It started out as any ordinary day.
I woke up. Brushed my teeth. Took a shower. Made some eggs. Tested my Zoom H4N before packing my camera bag, but the sucker wouldn't turn on. So yeah, I panicked a little. This $300 recorder had saved my butt on numerous occasions, and it helped me make my first (real) short film Strangers. There's sentimental value as well!
So I put fresh batteries in - still wouldn't turn on. I put "stamina mode" on and played with a hundred other settings - still nothing. Maybe it fell one too many times during my impromptu voice over sessions? Maybe it sat in sun too long? Maybe it just decided to take a nap.... forever.
I didn't spend too much time worrying why my Zoom H4N decided to take the eternal nap. I was wondering what the heck I'm going to use for audio now. I did a bit of digging, and turns out there's some much better options.
If you google "DSLR filmmaking" and "DSLR audio" chances are you'll see recommendations for the Rode NTG-2 shotgun mic, with the Zoom H4N. Big shotgun mic plugs into the zoom, and it records on the SD card, and all is right with the world. But in practice, not so much.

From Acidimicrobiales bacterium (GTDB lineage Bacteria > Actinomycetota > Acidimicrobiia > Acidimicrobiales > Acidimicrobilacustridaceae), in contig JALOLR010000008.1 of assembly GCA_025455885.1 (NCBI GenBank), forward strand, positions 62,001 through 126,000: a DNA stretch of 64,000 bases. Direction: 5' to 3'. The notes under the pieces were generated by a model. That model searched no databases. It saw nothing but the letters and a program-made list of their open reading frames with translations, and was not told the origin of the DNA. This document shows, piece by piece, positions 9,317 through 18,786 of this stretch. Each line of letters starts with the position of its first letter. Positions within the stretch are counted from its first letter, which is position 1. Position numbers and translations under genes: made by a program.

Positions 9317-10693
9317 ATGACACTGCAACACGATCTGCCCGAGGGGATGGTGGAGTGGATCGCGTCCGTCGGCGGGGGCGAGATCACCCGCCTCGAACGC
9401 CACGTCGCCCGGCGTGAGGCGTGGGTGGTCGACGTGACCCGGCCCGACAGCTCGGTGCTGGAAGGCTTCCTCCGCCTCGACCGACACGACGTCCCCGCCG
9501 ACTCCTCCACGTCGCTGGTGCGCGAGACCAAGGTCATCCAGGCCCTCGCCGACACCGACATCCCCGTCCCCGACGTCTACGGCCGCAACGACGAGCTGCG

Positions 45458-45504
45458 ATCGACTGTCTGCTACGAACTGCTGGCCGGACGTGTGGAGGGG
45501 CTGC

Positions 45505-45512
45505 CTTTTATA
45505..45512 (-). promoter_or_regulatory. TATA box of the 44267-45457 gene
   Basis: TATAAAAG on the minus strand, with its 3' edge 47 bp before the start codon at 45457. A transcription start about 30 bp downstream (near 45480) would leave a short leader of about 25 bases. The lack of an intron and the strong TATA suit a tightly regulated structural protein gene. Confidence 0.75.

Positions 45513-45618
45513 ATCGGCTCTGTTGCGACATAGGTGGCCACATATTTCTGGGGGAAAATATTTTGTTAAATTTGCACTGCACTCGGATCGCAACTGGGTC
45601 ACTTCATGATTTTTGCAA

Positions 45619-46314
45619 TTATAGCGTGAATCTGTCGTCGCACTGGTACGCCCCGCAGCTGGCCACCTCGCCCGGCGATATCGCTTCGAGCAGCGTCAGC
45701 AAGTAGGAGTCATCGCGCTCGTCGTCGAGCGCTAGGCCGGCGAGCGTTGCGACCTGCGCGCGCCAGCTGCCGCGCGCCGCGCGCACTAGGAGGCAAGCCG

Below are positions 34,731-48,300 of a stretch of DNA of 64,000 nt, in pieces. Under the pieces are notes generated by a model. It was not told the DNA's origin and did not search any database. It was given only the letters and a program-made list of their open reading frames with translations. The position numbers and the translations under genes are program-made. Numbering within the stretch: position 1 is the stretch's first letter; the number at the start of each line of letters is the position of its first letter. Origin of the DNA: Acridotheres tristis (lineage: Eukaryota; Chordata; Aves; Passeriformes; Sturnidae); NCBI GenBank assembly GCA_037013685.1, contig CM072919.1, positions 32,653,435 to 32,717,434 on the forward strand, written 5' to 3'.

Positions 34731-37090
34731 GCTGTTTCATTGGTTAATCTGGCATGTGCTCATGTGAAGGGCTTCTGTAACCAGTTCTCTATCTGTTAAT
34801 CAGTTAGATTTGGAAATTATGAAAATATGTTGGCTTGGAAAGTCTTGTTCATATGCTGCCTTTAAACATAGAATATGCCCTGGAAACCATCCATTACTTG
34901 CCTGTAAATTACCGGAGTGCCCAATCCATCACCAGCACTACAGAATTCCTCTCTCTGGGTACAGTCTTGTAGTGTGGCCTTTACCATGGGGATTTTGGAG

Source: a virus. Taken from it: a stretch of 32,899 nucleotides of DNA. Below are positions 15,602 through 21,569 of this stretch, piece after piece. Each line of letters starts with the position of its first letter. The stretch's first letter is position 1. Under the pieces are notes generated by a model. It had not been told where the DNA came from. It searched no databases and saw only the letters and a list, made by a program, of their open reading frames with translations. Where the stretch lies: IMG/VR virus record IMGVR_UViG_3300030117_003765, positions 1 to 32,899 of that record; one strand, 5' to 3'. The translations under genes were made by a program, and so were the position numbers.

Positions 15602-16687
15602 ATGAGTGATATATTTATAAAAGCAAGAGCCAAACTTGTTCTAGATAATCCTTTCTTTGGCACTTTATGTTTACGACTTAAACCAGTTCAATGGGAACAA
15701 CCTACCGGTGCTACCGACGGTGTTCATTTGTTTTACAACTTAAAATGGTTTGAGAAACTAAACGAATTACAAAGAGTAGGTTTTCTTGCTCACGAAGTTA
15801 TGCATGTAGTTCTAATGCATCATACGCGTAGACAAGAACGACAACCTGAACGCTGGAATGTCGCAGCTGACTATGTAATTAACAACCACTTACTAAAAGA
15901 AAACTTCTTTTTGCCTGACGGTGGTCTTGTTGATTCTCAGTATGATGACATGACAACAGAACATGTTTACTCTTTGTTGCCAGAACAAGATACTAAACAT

In my experience, the audio quality is not the greatest, unless the subject is 6 inches from the microphone. Great for voiceovers. Awful for filming. The signal levels are stupidly low, and when I bump the gain to 100, the noise is just overwhelming. With a little tough love in post with Adobe Audition (another life saver) the end product is manageable, but still a headache to get even that far.
As a microphone, the Zoom is great for recording ambient noise. But as a mixer, it just can't handle a mic like the Rode NTG-2. The pre-amps are too weak, and the noise is too high for it to be used as a proper mixer.
So I went shopping for a new audio companion. I picked up the Tascam DR-60D, and I'm now in love with it. Sound quality is great. 4 audio inputs, 3 levels of gain, plus a nice, big, round knob the adjust the input levels. It plugs straight into my 5D's audio input, so I can have a scratch track to sync with. Or if I play my cards right, it can record straight to the video and not have to sync anything at all! It also fits perfectly right under the camera, so I don't have to worry about dropping anything when I try to hold the boom, the mixer, and my sandwich.
If you get the Tascam DR-60D from B&H Photo, they also throw in PluralEyes 3 for free (a $200 software that magically syncs all your audio at once). What would take me 1 hour of dreadful, manual audio syncing will now take me 2 clicks and 5 minutes of waiting! Magic I tell you.
My Zoom H4N served me well. In its 2.5 year run, it has seen me through my first short film, an entire web series, and numerous emergency ADR sessions. But fear not! Just because I can't use it to record audio, doesn't mean I no longer have any use for it. I do have a lot of papers on my desk that need weighing down.